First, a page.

That was not a funded or accepted CCiCap milestone.  You might as well claim that SpaceX's original CCiCap proposal, which included a crewed mission to ISS milestone, was "cancelled...all together", which would be just as disingenuous and wrong.
« Last Edit: 10/05/2014 03:39 am by joek »

Offline Mike Harris-Stone

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Re: Boeing's CST-100 capsule updates & discussion THREAD 2
« Reply #597 on: 10/05/2014 03:52 am »
If I was a billionaire and wanted to make a SAFE bet on success, I'd go with the company that's been stretching the realms of "possible" - and making a profit doing it! - since 1917.

For me at least, I have no doubt that Boeing can build a safe, workable spacecraft.  What they are capable of doing is not in dispute.


I agree.  It's funny that the X-37 doesn't get mentioned much in spite of it being a Boeing project.  And pretty cool!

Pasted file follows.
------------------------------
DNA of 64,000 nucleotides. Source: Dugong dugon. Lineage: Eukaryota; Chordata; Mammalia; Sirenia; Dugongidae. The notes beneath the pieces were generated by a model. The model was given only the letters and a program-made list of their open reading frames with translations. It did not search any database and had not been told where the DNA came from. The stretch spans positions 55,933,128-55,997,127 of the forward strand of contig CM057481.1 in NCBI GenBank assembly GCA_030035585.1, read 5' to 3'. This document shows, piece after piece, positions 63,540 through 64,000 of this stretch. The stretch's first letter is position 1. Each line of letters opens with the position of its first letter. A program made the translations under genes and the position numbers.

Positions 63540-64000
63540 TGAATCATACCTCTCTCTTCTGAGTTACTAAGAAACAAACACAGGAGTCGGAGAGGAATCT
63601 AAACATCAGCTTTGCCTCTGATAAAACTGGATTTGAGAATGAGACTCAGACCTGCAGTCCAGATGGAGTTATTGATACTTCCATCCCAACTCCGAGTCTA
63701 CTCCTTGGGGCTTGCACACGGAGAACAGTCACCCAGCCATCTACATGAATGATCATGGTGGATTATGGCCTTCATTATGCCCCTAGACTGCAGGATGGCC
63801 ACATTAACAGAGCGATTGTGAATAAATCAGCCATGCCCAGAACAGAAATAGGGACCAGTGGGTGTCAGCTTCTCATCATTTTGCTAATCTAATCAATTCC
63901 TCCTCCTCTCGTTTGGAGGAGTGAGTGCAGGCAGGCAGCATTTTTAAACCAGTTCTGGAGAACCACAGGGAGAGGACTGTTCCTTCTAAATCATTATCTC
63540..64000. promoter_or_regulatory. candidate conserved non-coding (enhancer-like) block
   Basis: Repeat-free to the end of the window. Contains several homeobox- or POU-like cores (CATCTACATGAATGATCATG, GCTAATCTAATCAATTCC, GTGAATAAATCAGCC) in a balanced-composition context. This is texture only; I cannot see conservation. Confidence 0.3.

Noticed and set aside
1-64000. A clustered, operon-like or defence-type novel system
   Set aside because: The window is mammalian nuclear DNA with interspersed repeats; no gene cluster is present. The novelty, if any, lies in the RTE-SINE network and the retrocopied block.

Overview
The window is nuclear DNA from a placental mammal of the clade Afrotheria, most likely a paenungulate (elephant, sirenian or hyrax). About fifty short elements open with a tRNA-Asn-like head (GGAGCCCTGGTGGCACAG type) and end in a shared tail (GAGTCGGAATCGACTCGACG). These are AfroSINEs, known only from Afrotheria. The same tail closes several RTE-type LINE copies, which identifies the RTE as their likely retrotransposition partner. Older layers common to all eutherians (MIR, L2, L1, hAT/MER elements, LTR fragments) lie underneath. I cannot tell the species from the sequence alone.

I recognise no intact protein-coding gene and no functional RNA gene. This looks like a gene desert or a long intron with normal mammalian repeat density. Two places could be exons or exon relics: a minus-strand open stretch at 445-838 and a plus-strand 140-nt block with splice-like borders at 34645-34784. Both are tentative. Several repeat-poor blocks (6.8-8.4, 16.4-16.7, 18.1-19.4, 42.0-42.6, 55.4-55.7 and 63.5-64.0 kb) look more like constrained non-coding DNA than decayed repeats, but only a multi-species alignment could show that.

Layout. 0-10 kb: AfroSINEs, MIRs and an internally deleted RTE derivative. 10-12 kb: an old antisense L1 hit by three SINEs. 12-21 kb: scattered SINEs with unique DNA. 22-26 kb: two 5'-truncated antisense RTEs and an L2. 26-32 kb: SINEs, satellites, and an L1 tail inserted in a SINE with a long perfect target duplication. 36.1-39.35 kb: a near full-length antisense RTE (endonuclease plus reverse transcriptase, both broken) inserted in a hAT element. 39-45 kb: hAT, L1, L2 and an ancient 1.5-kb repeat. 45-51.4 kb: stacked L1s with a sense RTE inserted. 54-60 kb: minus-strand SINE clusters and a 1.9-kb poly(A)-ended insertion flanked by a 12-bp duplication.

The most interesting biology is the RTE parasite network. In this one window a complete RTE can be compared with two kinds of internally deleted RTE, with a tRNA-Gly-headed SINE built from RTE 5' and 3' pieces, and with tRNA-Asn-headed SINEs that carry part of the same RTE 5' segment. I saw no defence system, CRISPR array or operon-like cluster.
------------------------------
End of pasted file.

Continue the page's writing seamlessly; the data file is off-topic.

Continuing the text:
Being publicly held, Boeing is going to be a lot more conservative with their money.  When they know there is a definite market, they aren't afraid to innovate and go out on a limb (787), but when the market is uncertain they seem to hold back.  (Commercial manned space).  Not really surprising.  I can't stand their PR thug approach and the recent WSJ articles have been reprehensible for their lack of journalistic integrity...what does the WSJ think it's doing to it's reputation by publishing that kind of tabloid trash?  And I don't like the way they play Congress though you have to admit it's clever and effective from their point of view.  So I don't like Boeing. But that doesn't stop me from enjoying the many rides I've had in their aircraft.  And once the commercial market heats up...watch out.  I'm sure we will see Boeing will come on even stronger.

Offline QuantumG

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Re: Boeing's CST-100 capsule updates & discussion THREAD 2
« Reply #598 on: 10/05/2014 04:30 am »
I agree.  It's funny that the X-37 doesn't get mentioned much in spite of it being a Boeing project.  And pretty cool!

.. and firewalled.

Human spaceflight is basically just LARPing now.

Online Coastal Ron